ischemic stroke, mechanical thrombectomy, neurologic outcomes, stroke, stroke benchmarks



  1. Gross, Katharine
  2. Gusler, Bobbi
  3. Londy, Karen
  4. Buterakos, Roxanne
  5. Keiser, Megan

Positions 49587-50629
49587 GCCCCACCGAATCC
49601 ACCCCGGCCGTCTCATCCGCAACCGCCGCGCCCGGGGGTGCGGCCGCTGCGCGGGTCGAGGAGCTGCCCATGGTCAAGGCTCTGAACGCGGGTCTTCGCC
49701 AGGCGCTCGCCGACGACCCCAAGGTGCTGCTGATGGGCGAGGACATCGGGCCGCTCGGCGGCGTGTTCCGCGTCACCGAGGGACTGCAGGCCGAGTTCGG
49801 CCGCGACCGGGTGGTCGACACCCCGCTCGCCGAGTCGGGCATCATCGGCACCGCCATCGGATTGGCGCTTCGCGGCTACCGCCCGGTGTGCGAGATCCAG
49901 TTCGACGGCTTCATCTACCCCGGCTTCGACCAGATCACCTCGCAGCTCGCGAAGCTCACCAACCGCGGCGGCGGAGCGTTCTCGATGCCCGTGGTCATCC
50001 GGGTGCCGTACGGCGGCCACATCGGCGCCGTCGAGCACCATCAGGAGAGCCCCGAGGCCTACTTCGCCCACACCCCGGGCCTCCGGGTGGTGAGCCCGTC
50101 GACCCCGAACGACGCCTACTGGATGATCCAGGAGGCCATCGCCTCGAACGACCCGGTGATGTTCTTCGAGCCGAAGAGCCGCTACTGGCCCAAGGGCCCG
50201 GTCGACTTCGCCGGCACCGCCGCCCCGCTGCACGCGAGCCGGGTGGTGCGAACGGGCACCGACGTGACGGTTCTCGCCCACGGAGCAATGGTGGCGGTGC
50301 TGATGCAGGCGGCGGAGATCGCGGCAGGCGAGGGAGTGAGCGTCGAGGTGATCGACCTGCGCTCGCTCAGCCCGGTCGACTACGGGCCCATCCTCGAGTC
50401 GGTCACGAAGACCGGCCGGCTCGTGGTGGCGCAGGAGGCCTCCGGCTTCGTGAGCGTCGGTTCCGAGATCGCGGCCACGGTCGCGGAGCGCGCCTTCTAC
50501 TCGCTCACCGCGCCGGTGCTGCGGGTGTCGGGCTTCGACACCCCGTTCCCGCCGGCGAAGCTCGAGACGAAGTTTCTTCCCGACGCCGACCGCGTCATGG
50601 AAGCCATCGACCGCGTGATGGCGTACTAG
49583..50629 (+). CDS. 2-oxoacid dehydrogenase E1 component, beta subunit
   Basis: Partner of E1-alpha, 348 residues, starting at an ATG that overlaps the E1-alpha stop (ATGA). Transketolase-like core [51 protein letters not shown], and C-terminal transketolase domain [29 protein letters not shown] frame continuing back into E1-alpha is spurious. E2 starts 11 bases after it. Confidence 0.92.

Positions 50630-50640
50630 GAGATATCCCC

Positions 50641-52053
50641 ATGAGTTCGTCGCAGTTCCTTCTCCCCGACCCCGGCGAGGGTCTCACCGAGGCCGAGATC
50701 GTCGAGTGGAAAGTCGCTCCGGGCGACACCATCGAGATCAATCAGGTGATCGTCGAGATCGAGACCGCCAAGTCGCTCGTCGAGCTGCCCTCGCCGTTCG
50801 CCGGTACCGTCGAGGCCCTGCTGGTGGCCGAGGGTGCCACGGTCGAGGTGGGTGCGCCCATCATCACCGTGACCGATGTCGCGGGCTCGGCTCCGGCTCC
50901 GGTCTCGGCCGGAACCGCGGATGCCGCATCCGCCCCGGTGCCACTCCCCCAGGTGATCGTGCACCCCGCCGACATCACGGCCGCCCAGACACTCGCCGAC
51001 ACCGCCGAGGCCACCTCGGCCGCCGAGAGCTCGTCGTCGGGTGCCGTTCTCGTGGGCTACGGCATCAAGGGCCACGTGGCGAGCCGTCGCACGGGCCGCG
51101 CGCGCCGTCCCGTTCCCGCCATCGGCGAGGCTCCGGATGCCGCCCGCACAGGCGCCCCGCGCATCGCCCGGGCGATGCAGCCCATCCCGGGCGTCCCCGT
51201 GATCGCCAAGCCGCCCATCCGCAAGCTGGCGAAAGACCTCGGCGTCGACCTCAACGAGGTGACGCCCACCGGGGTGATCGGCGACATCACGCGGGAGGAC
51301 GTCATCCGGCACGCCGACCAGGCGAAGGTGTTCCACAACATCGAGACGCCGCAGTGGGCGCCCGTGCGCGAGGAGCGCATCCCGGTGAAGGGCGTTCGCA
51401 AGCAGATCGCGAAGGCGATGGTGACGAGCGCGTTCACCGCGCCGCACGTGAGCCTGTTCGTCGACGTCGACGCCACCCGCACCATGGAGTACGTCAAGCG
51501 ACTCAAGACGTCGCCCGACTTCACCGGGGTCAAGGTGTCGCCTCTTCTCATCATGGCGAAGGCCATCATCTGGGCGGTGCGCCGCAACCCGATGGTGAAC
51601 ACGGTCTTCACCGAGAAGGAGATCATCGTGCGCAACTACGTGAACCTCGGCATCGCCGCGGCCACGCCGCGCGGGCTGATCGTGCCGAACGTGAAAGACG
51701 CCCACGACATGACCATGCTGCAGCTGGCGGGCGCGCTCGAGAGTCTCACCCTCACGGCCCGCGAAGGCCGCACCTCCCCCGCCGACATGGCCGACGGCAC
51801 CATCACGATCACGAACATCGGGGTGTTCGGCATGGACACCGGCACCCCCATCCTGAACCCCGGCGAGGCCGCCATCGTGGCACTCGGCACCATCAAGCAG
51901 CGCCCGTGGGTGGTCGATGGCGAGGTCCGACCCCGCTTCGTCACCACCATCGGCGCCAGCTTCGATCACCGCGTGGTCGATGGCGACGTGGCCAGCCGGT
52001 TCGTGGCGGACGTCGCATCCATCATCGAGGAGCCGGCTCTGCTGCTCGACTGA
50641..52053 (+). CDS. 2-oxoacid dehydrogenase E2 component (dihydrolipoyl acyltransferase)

ABSTRACT: BACKGROUND: Endovascular mechanical thrombectomy can improve clinical outcomes in eligible patients with acute ischemic stroke (AIS), but its efficacy is time dependent. This quality improvement project aimed to examine whether a revised evidence-based neurological deficit algorithm initiated in the emergency department could reduce door-to-groin puncture time to less than 90 minutes and improve neurological outcomes in AIS patients who received mechanical thrombectomy. METHODS: Retrospective chart reviews occurred between September 2020 and April 2021, which included 25 patients. Clinical and time data were collected from AIS patients who were 18 years and older, presented for care with AIS symptoms, and deemed candidates for thrombectomy for a period of 6 months. A revised neurological deficit algorithm was initiated, and education was presented to appropriate staff. Postintervention chart reviews occurred from August 2021 to January 2022, which included 25 patients. RESULTS: Door-to-groin puncture time did not improve to less than 90 minutes; however, there was a slight improvement in time from 106 minutes in the preintervention to 98 minutes in the postintervention (P = .534). Although the outcome measures were not clinically significant, there was a statistically significant decrease in response time to acute stroke call down (P < .01). Door-to-computed tomography also improved, which was 14.42 minutes for the preintervention group and 5.25 minutes for the postintervention group (P < .001). Finally, the mean National Institutes of Health Stroke Scale on discharge for the preintervention group was 11.92, and that of the postintervention group was 6.05 on discharge (P < .01). CONCLUSIONS: Implementation of the revised neurological deficit algorithm did not decrease the door-to-groin puncture time to less than 90 minutes. After implementation of the revised neurologic deficit algorithm, there were single variable improvements in several benchmarks, and this is a starting point for future quality improvement projects.